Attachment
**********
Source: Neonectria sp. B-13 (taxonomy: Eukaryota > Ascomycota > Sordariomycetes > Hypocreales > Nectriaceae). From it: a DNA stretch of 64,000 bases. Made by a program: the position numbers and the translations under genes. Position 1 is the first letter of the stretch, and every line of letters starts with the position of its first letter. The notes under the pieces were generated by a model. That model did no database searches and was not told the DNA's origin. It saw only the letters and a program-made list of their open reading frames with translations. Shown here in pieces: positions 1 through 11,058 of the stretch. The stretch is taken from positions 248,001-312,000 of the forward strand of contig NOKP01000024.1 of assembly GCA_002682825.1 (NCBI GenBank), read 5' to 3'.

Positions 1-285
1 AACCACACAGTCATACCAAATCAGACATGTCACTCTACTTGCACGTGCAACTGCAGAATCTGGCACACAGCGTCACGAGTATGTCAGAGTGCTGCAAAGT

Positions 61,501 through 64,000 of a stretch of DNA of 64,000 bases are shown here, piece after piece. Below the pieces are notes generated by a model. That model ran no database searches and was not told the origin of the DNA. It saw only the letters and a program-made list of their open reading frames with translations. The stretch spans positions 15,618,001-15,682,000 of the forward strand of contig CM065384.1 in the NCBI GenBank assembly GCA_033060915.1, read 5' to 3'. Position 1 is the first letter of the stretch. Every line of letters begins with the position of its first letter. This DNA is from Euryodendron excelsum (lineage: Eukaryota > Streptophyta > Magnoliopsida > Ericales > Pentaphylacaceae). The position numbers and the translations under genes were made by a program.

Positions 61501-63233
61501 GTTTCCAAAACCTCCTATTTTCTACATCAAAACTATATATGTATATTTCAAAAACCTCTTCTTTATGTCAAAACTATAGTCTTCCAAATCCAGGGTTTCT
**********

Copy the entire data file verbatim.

Source: Neonectria sp. B-13 (taxonomy: Eukaryota > Ascomycota > Sordariomycetes > Hypocreales > Nectriaceae). From it: a DNA stretch of 64,000 bases. Made by a program: the position numbers and the translations under genes. Position 1 is the first letter of the stretch, and every line of letters starts with the position of its first letter. The notes under the pieces were generated by a model. That model did no database searches and was not told the DNA's origin. It saw only the letters and a program-made list of their open reading frames with translations. Shown here in pieces: positions 1 through 11,058 of the stretch. The stretch is taken from positions 248,001-312,000 of the forward strand of contig NOKP01000024.1 of assembly GCA_002682825.1 (NCBI GenBank), read 5' to 3'.

Positions 1-285
1 AACCACACAGTCATACCAAATCAGACATGTCACTCTACTTGCACGTGCAACTGCAGAATCTGGCACACAGCGTCACGAGTATGTCAGAGTGCTGCAAAGT

Positions 61,501 through 64,000 of a stretch of DNA of 64,000 bases are shown here, piece after piece. Below the pieces are notes generated by a model. That model ran no database searches and was not told the origin of the DNA. It saw only the letters and a program-made list of their open reading frames with translations. The stretch spans positions 15,618,001-15,682,000 of the forward strand of contig CM065384.1 in the NCBI GenBank assembly GCA_033060915.1, read 5' to 3'. Position 1 is the first letter of the stretch. Every line of letters begins with the position of its first letter. This DNA is from Euryodendron excelsum (lineage: Eukaryota > Streptophyta > Magnoliopsida > Ericales > Pentaphylacaceae). The position numbers and the translations under genes were made by a program.

Positions 61501-63233
61501 GTTTCCAAAACCTCCTATTTTCTACATCAAAACTATATATGTATATTTCAAAAACCTCTTCTTTATGTCAAAACTATAGTCTTCCAAATCCAGGGTTTCT